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    $\begingroup$ String theory as it is formulated today is conjectured to be a first-quantized version of something else, which would give string-like fluctuations of the "string field". E.g. bosonic string theory contains a tachyon which we interpret as nonstability of the vacuum, but which vacuum? Its the vacuum of the string field we're talking about, the perturbations of which are given by stringy amplitudes. Also AdS/CFT based models try to capture nonperturbative behaviour suggesting that there could be a nonperturbative extension. $\endgroup$ Commented Nov 21, 2016 at 16:17

To start addressing this question I will first say that while I think that string theory has something to do with fundamental physics I do not particularly see it as all (strings uber alles), but as something which may reflect a pattern in the structure of reality. The M-theory aspects of string theory in AdS/CFT correspondence has been observed in condensed matter physics. It think string theory may be wrapped in with physics of quantum phase transitions, quantum critical points, and symmetry protected topological phases.

The string in a classical sense may be seen as a rod moving through space. It is then a body moving through space with position $X^\mu$ with a momentum $p^\mu$ with $$ X^\mu(\sigma,~\tau)~=~X_0^\mu(\sigma)~+~p^\mu\tau $$ where $\sigma$ parameterizes the string extension and $\tau$ parameterizes the time. This is the “classical” string or rod, which is the quantum ground state as well. To make this into a quantized system we need to add quantum oscillation terms so that $$ X^\mu(\sigma,~\tau)~=~X_0^\mu(\sigma)~+~p^\mu\tau~+~\sum_{n=0}^\infty (a_nf(\sigma,\tau)~+~\bar a_nf^*(\sigma,\tau)). $$ Here $a_n$ and $\bar a_n~=~a_{-n}$ are lowering and raising operators of harmonic oscillator states and $f(\sigma,\tau)$ are oscillatory functions. The nature of these depend upon whether the string is open or closed in a loop.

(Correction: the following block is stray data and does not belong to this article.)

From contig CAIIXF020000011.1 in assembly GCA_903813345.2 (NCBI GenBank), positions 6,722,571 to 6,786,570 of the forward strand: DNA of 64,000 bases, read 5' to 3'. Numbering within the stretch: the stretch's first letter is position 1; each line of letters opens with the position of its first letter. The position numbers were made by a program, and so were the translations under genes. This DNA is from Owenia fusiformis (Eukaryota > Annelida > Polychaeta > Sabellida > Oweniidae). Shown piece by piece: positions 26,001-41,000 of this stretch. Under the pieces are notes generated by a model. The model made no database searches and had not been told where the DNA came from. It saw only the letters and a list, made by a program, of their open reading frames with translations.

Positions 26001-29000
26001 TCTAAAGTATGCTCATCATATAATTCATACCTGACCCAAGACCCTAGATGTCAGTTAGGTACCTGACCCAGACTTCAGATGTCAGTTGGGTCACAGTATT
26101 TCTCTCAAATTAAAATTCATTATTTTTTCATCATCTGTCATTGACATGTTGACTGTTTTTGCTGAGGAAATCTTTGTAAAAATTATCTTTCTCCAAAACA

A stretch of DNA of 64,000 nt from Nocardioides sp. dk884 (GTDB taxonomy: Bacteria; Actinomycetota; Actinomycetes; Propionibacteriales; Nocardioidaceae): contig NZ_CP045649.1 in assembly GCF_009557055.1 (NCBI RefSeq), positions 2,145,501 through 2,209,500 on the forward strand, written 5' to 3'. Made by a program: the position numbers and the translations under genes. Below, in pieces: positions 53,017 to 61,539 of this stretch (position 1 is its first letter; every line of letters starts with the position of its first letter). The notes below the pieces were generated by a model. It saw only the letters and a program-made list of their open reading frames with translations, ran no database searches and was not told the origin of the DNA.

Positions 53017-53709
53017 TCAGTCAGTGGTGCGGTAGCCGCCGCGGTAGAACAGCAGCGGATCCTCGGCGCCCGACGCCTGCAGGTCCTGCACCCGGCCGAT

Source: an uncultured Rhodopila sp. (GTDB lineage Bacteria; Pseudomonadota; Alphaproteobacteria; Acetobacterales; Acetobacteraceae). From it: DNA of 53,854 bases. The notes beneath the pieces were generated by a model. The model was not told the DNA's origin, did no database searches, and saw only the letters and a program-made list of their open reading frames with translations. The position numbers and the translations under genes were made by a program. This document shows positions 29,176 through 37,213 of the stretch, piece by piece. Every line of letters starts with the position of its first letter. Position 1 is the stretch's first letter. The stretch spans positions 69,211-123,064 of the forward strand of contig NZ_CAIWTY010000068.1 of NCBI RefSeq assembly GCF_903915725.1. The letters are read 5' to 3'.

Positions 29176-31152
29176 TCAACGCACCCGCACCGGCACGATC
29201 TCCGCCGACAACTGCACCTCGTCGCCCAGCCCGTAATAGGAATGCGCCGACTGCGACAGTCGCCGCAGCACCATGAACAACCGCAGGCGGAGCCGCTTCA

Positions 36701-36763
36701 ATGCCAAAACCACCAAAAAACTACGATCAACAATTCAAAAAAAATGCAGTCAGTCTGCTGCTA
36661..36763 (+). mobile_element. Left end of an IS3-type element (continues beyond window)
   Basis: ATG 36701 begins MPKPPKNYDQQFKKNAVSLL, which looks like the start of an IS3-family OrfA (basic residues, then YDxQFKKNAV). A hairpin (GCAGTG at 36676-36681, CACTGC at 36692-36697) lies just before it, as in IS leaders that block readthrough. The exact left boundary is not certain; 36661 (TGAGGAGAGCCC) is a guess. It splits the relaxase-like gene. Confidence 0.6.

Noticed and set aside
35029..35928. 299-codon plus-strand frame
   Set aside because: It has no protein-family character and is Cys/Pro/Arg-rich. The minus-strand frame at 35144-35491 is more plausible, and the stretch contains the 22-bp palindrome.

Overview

The closed string has two oscillation modes in opposite directions along the string. These independent modes for spin $1$ states can form a spin $2$ state corresponding to a graviton. The open string has ends that when unattached to anything anchoring an end point have Newman boundary conditions for reflected waves. When they are attached the boundary conditions are Dirichlet. An open string can have one end anchored, usually two what is called a $D-brane$ and the other unanchored with mixed boundary conditions like an organ pipe or a wave in a quarter wave stack. These waves correspond to spin $1$ states. Some of these may have supersymmetry correspondence with fermion states for leptons and quarks. The supersymmetric pairs of gauge bosons are the gluinos, photinos etc.

There are two ways we might consider the particle correspondence to strings. I will write first about ordinary particles and get to gravitons at the end here. The standard idea is that an elementary particle such as a quark or lepton, spin $1/2$, or a gauge boson with spin $1$ is that the open string is tied to a D-brane, often thought of as a $D-3$-brane corresponding to space or a $D4$-brane corresponding to spacetime. A diagram illustrates this idea

D-brane and string